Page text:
11. Practice before you make the first one of a difficult shape–seriously, practice helps a lot. I got almost good by the time I made it to butterfly 32, but I didn’t count how many times I had to rip on the early ones.
  12. Don’t worry about imperfections. We focus on them when we’re sewing, but most people will never notice……unless it’s going to be judged. Then you can worry.

Hope you get to come out of your cocoon soon!

There’s still time!

…but July 4th is almost here. If you don’t have time to make a new quilt or runner or set of placemats, don’t worry. I have a very special “Kitchen Stitchin’ Collection” for you. These SIX patterns are little and quick and a fantastic way to use up scraps.

CLICK HERE to buy on sale for $5 for just one week. It’s a good bargain for all the instructions, two full-size templates and 25 diagrams. If you can sew, you can make these! Which ones sound fun to you?

Oven mitts made with leftover cotton batting and a quilt binding?

Simple napkins to just cut and hem? (Jo Ann cotton-surprisingly perma-press, thank goodness! I press when sewing, but I hate ironing.)

How about those hanging towels our mothers/grandmothers had? (Sew cute) I use Velcro instead of bothering with a button…but you can do what you please.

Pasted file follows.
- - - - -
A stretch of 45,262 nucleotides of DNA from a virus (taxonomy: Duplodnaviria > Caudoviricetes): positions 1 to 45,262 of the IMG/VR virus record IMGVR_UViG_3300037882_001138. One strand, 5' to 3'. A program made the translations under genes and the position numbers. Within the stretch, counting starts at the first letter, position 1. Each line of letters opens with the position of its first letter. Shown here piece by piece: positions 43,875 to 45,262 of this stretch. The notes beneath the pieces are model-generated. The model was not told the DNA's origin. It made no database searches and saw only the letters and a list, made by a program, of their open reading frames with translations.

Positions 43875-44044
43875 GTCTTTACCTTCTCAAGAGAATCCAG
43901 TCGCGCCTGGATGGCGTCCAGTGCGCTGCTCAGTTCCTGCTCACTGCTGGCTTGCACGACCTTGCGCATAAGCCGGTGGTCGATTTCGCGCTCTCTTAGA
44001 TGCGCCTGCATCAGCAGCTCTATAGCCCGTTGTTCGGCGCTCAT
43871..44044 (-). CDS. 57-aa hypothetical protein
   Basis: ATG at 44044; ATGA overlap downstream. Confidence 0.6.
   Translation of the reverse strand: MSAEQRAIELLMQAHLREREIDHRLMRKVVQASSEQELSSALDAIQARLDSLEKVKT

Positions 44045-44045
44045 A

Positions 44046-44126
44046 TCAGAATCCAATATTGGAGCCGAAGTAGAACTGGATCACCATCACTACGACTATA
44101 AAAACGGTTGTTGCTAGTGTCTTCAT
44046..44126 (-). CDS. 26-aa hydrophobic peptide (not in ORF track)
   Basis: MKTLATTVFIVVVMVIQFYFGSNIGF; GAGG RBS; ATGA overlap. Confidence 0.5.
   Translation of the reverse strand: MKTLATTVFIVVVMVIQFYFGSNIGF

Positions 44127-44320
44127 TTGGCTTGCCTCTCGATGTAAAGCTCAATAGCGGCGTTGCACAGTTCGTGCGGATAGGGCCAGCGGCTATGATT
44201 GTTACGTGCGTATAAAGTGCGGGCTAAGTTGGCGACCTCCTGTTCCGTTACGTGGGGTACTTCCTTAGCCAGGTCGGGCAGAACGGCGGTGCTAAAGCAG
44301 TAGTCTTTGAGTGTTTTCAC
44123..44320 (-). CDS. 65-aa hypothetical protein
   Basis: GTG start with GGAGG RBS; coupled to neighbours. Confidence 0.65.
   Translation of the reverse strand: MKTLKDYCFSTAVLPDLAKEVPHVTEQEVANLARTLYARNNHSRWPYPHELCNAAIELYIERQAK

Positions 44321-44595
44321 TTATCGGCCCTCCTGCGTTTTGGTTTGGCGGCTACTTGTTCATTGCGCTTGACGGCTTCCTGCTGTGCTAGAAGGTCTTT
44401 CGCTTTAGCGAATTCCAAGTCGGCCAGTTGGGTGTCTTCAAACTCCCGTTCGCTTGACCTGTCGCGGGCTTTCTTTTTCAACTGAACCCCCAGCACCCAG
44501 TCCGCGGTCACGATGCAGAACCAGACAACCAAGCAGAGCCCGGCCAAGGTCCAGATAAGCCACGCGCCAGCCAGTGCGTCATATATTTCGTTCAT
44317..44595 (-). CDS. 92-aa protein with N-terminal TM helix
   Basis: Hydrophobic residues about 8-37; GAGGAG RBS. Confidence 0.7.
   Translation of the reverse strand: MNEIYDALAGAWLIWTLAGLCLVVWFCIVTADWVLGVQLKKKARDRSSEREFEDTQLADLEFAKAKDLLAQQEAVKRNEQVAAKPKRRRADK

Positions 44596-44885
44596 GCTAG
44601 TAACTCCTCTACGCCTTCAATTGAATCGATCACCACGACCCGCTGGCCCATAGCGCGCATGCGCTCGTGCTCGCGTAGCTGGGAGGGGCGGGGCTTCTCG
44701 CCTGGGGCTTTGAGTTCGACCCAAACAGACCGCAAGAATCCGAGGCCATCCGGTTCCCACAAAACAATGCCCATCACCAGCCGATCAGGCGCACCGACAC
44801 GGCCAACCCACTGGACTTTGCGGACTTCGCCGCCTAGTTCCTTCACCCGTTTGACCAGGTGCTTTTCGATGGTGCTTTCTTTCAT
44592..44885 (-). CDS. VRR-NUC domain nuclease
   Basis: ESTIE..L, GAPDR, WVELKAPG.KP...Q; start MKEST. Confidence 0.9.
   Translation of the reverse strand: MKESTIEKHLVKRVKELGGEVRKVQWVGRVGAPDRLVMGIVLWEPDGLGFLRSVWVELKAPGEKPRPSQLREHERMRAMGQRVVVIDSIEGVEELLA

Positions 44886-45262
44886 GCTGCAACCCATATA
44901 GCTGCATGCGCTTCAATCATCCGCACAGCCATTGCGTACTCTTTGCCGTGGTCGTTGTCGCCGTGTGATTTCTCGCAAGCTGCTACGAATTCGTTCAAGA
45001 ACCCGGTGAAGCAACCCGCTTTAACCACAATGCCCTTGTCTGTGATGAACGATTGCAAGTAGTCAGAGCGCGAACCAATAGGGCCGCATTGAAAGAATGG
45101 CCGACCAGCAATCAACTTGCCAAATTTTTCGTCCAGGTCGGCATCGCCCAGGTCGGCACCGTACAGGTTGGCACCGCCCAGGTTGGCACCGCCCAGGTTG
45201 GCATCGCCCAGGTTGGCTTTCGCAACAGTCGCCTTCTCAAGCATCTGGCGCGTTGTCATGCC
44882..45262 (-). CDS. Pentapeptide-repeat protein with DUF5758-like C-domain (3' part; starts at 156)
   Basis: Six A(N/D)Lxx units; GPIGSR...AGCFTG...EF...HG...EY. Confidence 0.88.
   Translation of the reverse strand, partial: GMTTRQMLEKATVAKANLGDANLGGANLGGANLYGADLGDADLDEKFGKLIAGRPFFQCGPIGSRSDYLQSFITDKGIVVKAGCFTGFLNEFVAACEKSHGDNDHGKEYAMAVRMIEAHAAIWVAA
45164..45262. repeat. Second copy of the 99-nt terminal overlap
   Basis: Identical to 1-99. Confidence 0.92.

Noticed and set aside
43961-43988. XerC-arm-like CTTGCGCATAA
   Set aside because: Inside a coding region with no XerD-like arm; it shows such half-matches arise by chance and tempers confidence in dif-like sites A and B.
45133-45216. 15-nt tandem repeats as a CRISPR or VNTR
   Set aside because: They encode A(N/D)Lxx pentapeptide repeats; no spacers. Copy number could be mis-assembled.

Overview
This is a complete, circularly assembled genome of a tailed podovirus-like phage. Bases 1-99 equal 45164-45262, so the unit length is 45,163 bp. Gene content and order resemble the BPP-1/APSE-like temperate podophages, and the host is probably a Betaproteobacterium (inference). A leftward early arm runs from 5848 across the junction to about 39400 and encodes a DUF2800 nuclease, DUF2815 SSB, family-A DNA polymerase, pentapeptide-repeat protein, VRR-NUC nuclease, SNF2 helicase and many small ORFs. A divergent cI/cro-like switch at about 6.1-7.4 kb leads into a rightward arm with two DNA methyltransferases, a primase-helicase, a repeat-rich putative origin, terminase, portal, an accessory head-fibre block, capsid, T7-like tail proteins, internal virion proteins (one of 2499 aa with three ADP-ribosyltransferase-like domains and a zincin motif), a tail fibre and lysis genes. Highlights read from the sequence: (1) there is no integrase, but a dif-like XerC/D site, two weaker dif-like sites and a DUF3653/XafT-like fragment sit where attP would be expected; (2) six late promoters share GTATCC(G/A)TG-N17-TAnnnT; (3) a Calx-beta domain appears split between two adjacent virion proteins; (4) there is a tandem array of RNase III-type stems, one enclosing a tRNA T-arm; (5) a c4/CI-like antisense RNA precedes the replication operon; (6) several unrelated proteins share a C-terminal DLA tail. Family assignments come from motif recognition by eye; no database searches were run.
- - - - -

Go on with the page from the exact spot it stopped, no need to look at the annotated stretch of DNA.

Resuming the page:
Had to have a Flag Pad to show my patriotism. (Sew simple!)

After making the “Running with the Stars” runner, I thought the star would be great for a hot pad, so I resized it. (Echo quilted and stippled everywhere else–also bound, just like a tiny quilt)

After I quilted 1/2 yd of fabric/lining with a double layer of cotton batting, I cut out two oven mitts and still had enough for an 8″ hot pad and a beverage cozy. (How cute is that? It holds a can or a cola, but I didn’t have a beer can to try–someone else can update me on that!)

Here’s a close-up. I added an elastic casing on the bottom to hold it tucked in, and I figured the layers of cotton would be a good insulator, so why not? AND I had enough binding to finish the top.

I know very well that we rarely think of MAKING kitchen items. However, with all the fabulous designs and novelty prints, I think it’s really fun….and I think I’m about ready to start working on Christmas presents.